Day 9 – Landscape with runners (after Brueghel)
So much I want to write about today! The picture, and the fact that I am lucky enough to have four windmills within running distance of my home; the joy of running on a crisp morning; the horror of piriformis syndrome, and why Iain M Banks is my go-to author for this particular problem.
So let’s try and be brief (who am I kidding?) and take it chronologically. Piriformis first. I knew part-way through yesterday afternoon that I was in trouble. Attending big events is fun but it does mean sitting in airless and windowless rooms, which makes me antsy, but that wasn’t yesterday’s problem. The problem was those little gilt and velvet chairs they give you to sit on, which look cute but are ergonomically hazardous. I got up and stood around for a couple of hours but there was still most of the evening to go and I was getting that hollow aching pain that told me that my piriformis did not love me.
I should have gone home and done physio exercises until I was sobbing with pain and exhaustion but I didn’t want to. I compromised by finding an empty room and doing half an hour of stretches, but there’s a limit to what you can do in your going-out clothes, particularly if random strangers are going to keep bursting through the door looking for the toilets, or the cigarette machine, or the person they’ve made an assignation with. (Or possibly, by the third one, simply being tipped off that there’s a female contortionist warming up in that room over there and if you nip in you can get an interesting eyeful!)
So this morning my piriformis actively hates me. The good news is that piriformis syndrome is easily treatable with sports massage to break down the tissue damage and excruciatingly painful physiotherapy.
Which brings me to Iain M Banks. Today’s plan is a short run and five bouts of physio. During the run I saw this lovely line of other runners looking like a Brueghel painting brought up to date, and was very glad to that I usually run alone. I’m sure they were having a great time (although I know I wouldn’t have been) but I was thankful that I was a solo runner and could do my piffling run (details below) while chanting my mantra for the pain to come. The pain is not the run, you see, it’s the physiotherapy, and to prepare myself for its particular torments I mutter ‘Use of Weapons, Use of Weapons’ to myself.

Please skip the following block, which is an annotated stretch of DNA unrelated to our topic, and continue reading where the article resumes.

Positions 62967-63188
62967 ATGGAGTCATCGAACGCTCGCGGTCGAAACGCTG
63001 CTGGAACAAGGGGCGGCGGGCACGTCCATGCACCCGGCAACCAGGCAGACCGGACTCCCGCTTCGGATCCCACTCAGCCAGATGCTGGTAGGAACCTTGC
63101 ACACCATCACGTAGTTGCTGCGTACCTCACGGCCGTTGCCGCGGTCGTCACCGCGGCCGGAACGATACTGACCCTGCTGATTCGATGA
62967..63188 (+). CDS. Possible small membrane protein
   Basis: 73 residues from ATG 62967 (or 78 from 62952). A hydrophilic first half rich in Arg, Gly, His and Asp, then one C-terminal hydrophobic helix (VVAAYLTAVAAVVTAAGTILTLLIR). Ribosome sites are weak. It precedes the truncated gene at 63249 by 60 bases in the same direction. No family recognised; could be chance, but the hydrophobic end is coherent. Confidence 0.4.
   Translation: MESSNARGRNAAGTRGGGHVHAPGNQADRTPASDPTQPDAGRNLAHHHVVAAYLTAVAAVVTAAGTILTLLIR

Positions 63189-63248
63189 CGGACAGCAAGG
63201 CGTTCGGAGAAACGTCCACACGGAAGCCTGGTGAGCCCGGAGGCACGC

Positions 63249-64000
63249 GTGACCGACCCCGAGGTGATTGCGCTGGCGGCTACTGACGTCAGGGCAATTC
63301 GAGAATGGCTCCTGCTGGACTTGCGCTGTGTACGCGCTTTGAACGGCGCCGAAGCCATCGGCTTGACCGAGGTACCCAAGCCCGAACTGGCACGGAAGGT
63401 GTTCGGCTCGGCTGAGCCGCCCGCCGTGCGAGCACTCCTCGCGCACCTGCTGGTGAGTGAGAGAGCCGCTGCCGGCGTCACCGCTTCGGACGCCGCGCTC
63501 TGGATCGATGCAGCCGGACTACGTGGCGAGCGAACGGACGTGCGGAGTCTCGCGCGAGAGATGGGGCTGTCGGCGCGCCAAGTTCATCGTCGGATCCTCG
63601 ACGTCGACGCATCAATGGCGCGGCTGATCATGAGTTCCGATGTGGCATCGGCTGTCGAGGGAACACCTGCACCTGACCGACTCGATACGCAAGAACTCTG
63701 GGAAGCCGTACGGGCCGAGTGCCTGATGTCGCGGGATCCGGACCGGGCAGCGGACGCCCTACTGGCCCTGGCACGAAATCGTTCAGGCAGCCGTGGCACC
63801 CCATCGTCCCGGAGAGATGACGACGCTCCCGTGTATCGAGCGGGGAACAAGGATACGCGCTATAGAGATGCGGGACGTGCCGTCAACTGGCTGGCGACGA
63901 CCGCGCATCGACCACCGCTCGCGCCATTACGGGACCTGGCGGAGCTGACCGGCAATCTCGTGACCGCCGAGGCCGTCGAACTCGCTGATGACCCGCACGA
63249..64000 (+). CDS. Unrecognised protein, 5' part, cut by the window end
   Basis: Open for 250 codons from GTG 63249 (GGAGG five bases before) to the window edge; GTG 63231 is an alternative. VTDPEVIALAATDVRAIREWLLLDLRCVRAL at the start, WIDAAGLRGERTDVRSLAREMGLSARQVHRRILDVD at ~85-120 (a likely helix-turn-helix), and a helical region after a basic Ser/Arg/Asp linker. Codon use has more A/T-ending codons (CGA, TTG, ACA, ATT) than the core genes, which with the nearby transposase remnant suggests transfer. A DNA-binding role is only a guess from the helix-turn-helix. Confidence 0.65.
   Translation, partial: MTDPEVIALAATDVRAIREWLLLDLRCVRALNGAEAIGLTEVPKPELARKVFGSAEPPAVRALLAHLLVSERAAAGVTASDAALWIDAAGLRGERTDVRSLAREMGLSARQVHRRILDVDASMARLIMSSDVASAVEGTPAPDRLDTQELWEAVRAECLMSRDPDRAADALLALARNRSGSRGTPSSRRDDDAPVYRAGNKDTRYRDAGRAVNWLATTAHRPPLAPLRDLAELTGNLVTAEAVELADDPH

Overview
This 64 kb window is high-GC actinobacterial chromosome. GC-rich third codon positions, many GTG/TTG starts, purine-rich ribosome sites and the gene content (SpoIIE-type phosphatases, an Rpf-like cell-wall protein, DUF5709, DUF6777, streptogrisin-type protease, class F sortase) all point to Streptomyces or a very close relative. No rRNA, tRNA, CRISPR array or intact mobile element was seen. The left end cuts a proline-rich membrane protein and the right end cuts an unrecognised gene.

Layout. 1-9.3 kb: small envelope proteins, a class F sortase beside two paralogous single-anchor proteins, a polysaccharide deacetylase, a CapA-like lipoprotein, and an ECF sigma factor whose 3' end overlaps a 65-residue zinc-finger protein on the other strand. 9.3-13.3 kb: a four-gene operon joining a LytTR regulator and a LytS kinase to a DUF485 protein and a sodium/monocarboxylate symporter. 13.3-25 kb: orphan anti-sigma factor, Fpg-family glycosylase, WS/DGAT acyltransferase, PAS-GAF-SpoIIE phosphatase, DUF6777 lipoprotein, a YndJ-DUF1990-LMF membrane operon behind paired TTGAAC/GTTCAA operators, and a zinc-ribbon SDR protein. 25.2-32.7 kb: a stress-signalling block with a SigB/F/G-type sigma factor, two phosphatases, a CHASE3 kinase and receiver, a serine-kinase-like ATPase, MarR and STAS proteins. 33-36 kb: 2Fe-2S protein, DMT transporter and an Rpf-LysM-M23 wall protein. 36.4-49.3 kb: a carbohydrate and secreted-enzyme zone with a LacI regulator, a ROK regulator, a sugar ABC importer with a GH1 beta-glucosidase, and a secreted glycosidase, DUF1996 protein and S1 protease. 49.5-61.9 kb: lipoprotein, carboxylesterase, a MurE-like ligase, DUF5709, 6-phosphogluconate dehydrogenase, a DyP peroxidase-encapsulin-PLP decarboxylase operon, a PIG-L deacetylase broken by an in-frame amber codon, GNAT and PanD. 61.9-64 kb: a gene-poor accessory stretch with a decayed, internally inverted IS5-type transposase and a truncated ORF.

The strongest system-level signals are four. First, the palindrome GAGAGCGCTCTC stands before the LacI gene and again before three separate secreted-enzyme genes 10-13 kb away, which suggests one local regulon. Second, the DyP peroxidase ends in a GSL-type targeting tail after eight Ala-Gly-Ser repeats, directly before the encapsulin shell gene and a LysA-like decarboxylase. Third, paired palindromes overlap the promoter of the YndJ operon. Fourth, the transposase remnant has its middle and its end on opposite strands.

Those who don’t read science fiction may now wish to skip to the bullet points. For everybody else’s benefit, and without spoilers, if you’ve read Use of Weapons you will already have guessed why I chant that particular novel’s title when contemplating pain, but if you haven’t read it, one weapon used in the book is a chair made of human bones.
I’m never sure whether I’m threatening my body with a fate worse than physio or reminding myself that there are people out their with minds as bad (if not worse) than mine (see day 1) who would probably find some creative value in the pain I’m about to put myself through. Whatever the logic or lack of it, the chant, which is actually more of a mumble, has become a habit, and I use it for shin splints, piriformis syndrome and leg cramps. Also when I bang my funny-bone, but only after I’ve said some much riper things, much more loudly.
• Distance – 2.34 k
• Time – immaterial
• Air quality – like a chilled Bolla Souave Classico – less fizzy than a champagne but definitely in that region of crispness
• Pain – distinct but bearable
• Windmill – Patcham (the others are Blatchington mill and the paired mills, Jack and Jill, at Clayton)
Now to the physio …
PS – you’re all clever enough to know I mean the photo was reminiscent of the Brueghel school of mass participation events in a landscape, aren’t you? Not that the runners are chasing somebody called Breughel? Yeah, I knew you were, really.